How should i go about telling my religious parents that i'm an atheist?

I mean, they love me and they're not overly religious, but I'm still nervous about bringing up the topic at all because I'm not entirely sure how they would react to the news. I've kind of made hints and they've seen me with irreligious books (eg. The God Delusion), but I'm kind of a wuss to bring it out in the open. Any hints or tips on that or stories of how you told people you have close connections with the truth? Any and all help would be appreciated.

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I was going to recommend reading atheist books but it appears you have already done that. Try to give them enough hints to let them figure it out on their own then tell them. If they already think you are an atheist they won't be very surprised when you tell them you are.
Nolan hi I personally feel that coming to a site such as this is the first step to letting it all out to loved one's. Have a quick glance at this post http://www.thinkatheist.com/forum/topics/1982180:Topic:1979

Your feelings are quite natural.

For me being honest is the only way to do it. Your going to stress your self out to death if you wait to long. TRUST ME.
This isn't an easy issue to deal with, I know. But if we can all give a few tips and/or warnings, I think it could help you out a lot. I'm not expert, but these things are coming from my experience:

(1) Exposing your true beliefs will save you a lot of internal stress; being able to talk with a friend or two about it first can really help you in breaking the stigma about the conversation and relieve the stress of it having to be such an unknown, scary conversation when it comes around to your parents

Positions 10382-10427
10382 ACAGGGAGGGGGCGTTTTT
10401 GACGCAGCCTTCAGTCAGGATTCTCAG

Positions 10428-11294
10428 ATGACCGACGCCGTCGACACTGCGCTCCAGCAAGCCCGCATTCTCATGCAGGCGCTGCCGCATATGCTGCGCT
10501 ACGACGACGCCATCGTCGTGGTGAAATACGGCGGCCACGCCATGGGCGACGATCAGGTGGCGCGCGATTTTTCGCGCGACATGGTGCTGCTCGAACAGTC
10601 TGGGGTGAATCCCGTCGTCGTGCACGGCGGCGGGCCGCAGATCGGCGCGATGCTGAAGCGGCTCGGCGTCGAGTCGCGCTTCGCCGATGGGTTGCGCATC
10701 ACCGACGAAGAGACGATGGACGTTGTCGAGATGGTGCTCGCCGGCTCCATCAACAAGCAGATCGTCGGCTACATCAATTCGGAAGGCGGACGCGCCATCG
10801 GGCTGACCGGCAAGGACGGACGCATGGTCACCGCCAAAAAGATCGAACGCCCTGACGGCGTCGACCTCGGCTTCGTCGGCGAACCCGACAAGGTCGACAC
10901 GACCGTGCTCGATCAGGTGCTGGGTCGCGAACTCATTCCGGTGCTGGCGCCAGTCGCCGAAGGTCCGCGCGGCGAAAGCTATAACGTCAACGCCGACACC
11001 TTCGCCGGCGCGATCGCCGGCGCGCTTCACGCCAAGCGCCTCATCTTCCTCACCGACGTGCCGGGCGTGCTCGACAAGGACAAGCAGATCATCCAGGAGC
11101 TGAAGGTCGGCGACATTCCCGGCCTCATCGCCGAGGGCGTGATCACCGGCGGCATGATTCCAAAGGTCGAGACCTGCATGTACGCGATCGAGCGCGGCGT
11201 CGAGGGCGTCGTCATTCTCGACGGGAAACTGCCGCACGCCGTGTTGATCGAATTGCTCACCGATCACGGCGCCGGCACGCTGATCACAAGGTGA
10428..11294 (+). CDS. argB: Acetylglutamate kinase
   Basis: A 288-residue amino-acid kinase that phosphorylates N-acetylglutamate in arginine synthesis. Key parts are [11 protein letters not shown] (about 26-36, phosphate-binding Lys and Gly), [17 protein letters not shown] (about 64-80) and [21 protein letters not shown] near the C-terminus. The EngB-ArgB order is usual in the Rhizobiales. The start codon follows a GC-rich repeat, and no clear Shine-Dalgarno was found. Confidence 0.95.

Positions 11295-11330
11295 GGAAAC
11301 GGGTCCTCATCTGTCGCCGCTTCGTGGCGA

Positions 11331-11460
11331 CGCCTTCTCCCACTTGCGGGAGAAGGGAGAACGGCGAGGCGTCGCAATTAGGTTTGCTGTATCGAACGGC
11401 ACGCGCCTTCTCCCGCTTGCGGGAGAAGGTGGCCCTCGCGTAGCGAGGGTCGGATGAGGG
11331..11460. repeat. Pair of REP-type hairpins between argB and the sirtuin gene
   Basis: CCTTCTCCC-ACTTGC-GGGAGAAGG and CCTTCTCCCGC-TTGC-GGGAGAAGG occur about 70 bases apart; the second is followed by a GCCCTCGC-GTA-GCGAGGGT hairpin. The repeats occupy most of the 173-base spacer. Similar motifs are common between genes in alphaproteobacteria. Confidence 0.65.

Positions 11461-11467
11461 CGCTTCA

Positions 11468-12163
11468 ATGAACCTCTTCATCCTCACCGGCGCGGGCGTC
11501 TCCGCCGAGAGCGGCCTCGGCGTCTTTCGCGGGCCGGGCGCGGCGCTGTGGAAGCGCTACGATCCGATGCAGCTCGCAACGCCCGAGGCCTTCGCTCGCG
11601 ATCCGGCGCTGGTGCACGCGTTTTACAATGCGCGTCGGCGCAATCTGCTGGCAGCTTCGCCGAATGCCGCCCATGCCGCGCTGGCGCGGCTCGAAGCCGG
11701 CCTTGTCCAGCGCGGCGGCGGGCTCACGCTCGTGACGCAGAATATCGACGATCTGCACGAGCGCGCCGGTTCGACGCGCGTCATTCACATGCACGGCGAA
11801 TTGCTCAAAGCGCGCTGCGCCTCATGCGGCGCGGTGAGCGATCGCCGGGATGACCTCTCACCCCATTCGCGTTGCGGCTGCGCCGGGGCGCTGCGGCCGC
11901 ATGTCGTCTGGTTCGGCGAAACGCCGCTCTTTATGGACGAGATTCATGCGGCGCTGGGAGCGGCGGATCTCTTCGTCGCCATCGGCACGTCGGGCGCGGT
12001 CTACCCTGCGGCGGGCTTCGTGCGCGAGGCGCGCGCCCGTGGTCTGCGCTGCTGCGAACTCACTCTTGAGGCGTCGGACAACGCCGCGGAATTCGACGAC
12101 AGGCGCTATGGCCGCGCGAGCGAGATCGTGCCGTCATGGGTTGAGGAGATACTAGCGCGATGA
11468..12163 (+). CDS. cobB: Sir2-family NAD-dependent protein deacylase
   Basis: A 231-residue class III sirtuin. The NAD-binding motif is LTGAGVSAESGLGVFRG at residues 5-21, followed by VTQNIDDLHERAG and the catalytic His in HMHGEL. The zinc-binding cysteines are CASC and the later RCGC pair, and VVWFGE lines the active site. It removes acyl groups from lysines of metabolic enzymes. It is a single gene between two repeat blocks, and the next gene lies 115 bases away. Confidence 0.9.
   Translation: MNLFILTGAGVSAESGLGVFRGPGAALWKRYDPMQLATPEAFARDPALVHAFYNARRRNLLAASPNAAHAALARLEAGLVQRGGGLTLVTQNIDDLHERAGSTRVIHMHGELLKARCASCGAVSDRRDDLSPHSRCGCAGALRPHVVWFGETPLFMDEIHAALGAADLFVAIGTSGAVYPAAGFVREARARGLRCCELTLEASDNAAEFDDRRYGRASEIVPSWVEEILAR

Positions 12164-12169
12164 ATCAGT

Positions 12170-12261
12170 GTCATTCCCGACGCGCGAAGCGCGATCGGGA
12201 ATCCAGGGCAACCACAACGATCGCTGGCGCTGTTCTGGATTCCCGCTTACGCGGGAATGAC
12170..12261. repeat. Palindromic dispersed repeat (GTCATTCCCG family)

(2) Don't shut yourself off from religious people in a disrespectful way; being humble is more often a good thing than not... just because you don't believe the material they believe doesn't mean that you should (or that it would even be beneficial to you) raise trouble and riots in the street... you are still going to be the same person after you've said that one short sentence

(3) Remember that you aren't apologizing or anything here; you deserve the same amount of respect as any other person... if you feel like you might "let them down" or "hurt them," think of it rather that you are being real, honest, and genuine with them... i'm willing to wager that any parent would like to know their real son rather than some guy that ran around, sucking his thumb and saying cute things

(4) Time helps; it'll help you to start being open about yourself sooner rather than later... be open, but not announcing (like you need to ride down Main Street and shout it from your car)... people will respect you for what you are doing and, in time, that hurt that one might feel from your actions will fade away--you didn't do anything wrong, rude, or disrespectful... it is them who need to come to their senses about the situation

Good luck, man! I'd be glad to hear how it goes and this site looks to be around for a good while if you need to blow off some of the steam... ;)
Tell them a story about you walking through the park and you saw a snake and it suddenly spoke to you. When they start dialling the psycho ward .. THAT'S when you tell them!!